Himmler's stratagem was to use Hess's double, after disposing of the real Hess, in order to take advantage of the mechanism and momentum of the secret Anglo- German talks. (Incidentally, as Thomas argues in his book, doubles are more commonly encountered than most people imagine.) The lookalike Hess would be liquidated after successfully getting the British to switch their attention to Himm- ler. But there were fatal flaws in Himmler's design. In the first place, Churchill and Eden knew in advance of this plot. They were tipped off, I suggest, by Admiral Canaris only a few days before Himmler's stooge flew to Scotland. In the second place, Himmler blundered monumentally in sending his envoy to the Duke of Hamilton. The latter was definitely the wrong man and he was confused with the influential General Sir Ian Hamilton who had been, let us say, deeply involved in previous peace talks. The effect of all this was unfortunate for the man who paraded as Hess.

Churchill subsequently handled the affair brilliantly. His imperative in this situation was to defuse it. The forces aligned against him at home were still very powerful — to unmask and antagonise them by engaging in a public relations exercise about the purpose of the 'Hess' mission was out of the question. How could he afford to do that when, let us say, even the highest members of state and society in Britain were involved? In any case, for all Churchill knew, the genuine Hess could still be alive in Germany. And to announce that the prisoner was not really Hess would have opened another can of worms. In fact, any statement by the government concerning the mission would have raised too many uncomfortable ques- tions. The best thing was to say nothing. It was crucial, and not very difficult, to persuade the prisoner to play the game.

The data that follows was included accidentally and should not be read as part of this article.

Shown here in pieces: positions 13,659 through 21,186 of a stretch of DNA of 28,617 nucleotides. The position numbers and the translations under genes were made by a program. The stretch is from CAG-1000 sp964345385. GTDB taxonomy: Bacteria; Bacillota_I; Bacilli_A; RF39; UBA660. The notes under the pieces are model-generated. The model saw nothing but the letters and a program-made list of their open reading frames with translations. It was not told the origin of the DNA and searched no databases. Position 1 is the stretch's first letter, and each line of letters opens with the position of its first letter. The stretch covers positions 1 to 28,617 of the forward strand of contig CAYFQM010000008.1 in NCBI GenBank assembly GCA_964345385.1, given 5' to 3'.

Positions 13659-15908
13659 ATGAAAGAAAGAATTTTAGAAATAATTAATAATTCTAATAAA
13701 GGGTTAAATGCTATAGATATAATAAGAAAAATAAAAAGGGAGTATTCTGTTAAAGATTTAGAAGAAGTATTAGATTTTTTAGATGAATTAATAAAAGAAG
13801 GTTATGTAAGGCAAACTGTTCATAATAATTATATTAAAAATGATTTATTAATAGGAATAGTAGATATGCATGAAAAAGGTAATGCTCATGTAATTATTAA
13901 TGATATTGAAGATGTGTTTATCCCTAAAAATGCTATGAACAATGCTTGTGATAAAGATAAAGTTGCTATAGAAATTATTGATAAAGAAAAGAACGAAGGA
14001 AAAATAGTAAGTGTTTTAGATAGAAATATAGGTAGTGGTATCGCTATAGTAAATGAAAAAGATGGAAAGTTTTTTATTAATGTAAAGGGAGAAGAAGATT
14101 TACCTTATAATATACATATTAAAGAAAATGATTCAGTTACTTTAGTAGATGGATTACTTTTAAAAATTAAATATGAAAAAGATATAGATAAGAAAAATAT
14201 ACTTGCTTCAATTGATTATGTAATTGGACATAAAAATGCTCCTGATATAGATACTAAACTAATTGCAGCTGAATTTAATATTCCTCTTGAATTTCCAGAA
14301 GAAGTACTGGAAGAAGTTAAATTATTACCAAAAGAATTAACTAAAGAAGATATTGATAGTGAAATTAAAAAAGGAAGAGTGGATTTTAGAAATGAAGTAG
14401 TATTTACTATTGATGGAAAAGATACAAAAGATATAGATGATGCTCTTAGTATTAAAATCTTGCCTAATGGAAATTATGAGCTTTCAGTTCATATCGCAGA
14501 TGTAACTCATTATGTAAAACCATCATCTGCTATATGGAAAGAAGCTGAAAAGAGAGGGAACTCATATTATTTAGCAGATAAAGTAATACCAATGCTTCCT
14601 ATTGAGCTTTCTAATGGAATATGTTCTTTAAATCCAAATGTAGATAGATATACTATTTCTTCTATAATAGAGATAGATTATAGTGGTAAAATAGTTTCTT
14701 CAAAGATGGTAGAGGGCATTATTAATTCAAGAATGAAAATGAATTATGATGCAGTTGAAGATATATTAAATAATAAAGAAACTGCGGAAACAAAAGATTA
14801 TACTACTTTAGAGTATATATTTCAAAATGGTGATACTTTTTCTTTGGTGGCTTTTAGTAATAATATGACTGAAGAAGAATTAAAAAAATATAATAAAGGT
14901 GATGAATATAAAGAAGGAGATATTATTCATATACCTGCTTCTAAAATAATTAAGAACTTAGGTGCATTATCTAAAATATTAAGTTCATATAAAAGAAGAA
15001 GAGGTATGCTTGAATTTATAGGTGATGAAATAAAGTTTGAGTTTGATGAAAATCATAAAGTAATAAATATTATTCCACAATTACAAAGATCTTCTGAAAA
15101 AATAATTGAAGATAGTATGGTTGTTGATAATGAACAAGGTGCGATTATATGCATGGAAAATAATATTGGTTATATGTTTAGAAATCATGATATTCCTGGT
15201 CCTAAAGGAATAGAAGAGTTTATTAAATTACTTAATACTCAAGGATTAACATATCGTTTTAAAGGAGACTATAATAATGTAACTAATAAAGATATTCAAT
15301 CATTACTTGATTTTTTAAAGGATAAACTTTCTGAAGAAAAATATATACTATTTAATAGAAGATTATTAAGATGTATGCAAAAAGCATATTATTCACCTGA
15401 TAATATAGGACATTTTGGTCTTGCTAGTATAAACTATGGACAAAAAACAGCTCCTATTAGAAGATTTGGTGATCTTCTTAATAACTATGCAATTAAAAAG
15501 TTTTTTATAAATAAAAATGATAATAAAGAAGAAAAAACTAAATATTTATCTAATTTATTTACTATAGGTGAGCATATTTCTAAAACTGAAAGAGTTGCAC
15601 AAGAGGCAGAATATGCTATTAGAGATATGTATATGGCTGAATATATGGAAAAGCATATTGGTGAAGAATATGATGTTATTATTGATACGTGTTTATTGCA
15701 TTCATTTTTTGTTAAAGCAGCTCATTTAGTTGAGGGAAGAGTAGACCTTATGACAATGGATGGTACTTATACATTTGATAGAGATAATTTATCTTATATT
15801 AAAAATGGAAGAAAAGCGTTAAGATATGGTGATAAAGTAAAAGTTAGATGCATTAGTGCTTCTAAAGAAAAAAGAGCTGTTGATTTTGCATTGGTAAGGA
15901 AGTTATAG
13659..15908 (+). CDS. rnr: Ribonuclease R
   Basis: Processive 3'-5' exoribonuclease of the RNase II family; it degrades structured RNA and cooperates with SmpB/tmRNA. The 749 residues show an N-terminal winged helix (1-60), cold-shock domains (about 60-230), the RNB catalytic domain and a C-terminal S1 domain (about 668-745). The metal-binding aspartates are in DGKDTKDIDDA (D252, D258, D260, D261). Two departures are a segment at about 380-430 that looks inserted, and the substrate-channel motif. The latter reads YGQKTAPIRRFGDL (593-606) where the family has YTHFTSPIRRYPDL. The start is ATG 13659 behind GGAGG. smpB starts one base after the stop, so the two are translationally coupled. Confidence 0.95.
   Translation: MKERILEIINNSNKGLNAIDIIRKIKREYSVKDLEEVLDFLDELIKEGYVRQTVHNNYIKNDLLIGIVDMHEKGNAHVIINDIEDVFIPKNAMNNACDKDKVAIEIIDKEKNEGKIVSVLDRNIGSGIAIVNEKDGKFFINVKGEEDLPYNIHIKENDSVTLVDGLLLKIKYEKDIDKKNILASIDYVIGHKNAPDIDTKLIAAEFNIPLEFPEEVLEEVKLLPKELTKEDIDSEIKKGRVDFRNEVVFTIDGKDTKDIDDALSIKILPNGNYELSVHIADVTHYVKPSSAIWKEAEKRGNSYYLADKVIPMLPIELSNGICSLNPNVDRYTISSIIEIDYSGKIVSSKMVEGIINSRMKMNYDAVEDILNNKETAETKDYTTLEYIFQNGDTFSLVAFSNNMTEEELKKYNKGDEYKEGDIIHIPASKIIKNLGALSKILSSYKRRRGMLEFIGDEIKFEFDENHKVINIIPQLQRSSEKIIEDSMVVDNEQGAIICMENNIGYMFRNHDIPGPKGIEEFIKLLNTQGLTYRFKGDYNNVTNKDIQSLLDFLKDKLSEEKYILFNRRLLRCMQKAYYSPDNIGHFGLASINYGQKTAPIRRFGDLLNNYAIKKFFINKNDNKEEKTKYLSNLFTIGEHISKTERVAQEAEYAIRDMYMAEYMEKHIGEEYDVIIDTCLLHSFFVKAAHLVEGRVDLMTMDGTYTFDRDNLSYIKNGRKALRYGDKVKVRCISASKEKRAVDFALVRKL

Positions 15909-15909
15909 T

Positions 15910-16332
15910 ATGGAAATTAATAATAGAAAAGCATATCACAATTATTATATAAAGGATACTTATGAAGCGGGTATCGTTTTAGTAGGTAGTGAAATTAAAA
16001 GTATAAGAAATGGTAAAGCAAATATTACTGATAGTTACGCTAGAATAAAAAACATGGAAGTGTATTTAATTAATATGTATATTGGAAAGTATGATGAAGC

There has been, if my hypothesis is correct, a huge cover-up about Hess. It is a scandal. The reason for the persistence of the conspiracy in the postwar period — to this very day — is of course that too many reputations in places too sensitive are at stake. It would not be realistic to expect the government to come clean on so dark an affair. But Hugh Thomas has in his book pointed the way for other historians. It is now incumbent on them to complete his work.